ISW Senior Research Analyst Jeffrey Dressler discusses the possibility of French withdrawal from Afghanistan following the deadly shooting.
Conditions in Afghanistan are worse today than they were when the Soviets withdrew, even if the insurgency is weaker. No actors share a compelling vision for the future of Afghanistan. No faction is strong enough to exert full control over the country. As the U.S. and NATO prepare for a drawdown, they must be clear-eyed about the likely outcome.
The Trump Administration is attempting to deny jihadists a safe haven in Afghanistan while pursuing a negotiated end to the war there. There is also a brewing political storm surrounding the U.S. partner government in Kabul. Is the U.S. plan for Afghanistan at risk?
The U.S. and Afghanistan have an opportunity to advance their strategic goal of negotiating an acceptable settlement with the Taliban. Large numbers of rank-and-file militants expressed their support for peace during unprecedented joint celebrations amidst a nationwide ceasefire for Eid al-Fitr on June 15 - 17.
Vice President Nouri al-Maliki–seeking to regain the premiership–is likely leveraging his influence over the judicial process to marginalize political rivals ahead of the legislative and provincial elections, slated for May 12, 2018. Maliki previously influenced Iraq’s judiciary and ostensibly independent bodies to eliminate rival candidates and politicians during his two terms as Prime Minister (2006-2014).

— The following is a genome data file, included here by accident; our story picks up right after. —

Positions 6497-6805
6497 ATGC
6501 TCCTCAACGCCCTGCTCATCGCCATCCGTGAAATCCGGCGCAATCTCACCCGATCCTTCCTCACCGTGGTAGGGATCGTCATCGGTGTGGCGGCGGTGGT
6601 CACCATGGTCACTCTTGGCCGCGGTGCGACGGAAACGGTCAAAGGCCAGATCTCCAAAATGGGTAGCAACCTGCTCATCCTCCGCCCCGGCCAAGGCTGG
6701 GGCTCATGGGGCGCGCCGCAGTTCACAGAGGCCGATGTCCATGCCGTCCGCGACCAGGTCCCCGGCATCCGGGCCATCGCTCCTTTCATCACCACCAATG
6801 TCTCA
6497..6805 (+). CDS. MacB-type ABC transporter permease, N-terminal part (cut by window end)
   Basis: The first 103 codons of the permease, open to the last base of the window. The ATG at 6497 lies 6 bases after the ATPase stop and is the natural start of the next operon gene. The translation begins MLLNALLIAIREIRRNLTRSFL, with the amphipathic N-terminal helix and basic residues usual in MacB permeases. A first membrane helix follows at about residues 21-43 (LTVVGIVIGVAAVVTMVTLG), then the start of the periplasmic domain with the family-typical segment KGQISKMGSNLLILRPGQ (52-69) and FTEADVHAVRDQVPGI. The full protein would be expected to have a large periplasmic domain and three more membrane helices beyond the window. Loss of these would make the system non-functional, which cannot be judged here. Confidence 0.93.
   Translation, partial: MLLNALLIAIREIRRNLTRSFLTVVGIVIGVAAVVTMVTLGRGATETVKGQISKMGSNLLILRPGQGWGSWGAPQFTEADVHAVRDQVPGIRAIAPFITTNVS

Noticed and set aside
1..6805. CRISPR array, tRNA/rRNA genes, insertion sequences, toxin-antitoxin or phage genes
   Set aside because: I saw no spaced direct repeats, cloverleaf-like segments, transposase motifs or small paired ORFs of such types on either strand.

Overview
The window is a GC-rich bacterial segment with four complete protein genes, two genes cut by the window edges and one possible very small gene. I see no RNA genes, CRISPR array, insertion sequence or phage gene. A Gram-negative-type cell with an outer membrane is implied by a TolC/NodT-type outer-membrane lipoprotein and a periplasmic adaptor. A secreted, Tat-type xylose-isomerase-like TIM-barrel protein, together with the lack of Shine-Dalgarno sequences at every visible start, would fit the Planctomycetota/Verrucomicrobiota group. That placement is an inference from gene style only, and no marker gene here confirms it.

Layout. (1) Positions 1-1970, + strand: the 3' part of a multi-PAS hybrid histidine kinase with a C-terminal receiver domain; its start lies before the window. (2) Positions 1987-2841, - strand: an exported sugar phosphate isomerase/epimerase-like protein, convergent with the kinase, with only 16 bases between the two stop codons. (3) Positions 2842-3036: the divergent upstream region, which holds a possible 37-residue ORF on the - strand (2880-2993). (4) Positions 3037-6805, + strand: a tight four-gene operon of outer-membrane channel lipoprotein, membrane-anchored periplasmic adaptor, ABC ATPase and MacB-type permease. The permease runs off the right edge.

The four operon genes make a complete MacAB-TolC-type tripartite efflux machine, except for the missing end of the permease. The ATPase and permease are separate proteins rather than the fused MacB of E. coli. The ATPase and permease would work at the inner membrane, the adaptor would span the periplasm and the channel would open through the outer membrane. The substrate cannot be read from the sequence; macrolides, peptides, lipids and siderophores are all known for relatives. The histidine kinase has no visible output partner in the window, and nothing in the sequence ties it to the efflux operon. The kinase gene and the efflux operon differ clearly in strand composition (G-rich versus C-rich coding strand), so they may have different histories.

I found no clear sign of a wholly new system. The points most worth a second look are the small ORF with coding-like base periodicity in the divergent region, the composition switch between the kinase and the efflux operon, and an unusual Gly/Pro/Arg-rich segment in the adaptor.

Afghanistan remains a safe haven for terrorist plots against the U.S. homeland. The Islamic State of Iraq and al Sham’s (ISIS) affiliate in Afghanistan and an American ISIS member in Pakistan coordinated an attack attempt in the U.S. in early 2016. ISIS seized at least one district in northwestern Afghanistan in early November, and is assembling new foreign fighter units. ISIS will use this safe haven to conduct new attacks abroad.
In his December 2009 speech at West Point, President Obama set July 2011 as the beginning of a process of transition in Afghanistan, where geographic or functional responsibilities are to be handed over from the international coalition to the host nation. As policymakers in NATO capitals and practitioners in Afghanistan think about transition, they can take a lesson from the Iraq experience.
"In May, 2007 I deployed to Iraq to become the Commanding General responsible for accelerating the growth of the Iraq
President Obama announced on July 6 that the U.S. will maintain 8,400 troops in Afghanistan through the end of January 2017 instead of the planned drawdown to 5,500. He then stated that the only way to achieve a full drawdown of forces is to reach a peaceful political settlement between Taliban militants and the Afghan government.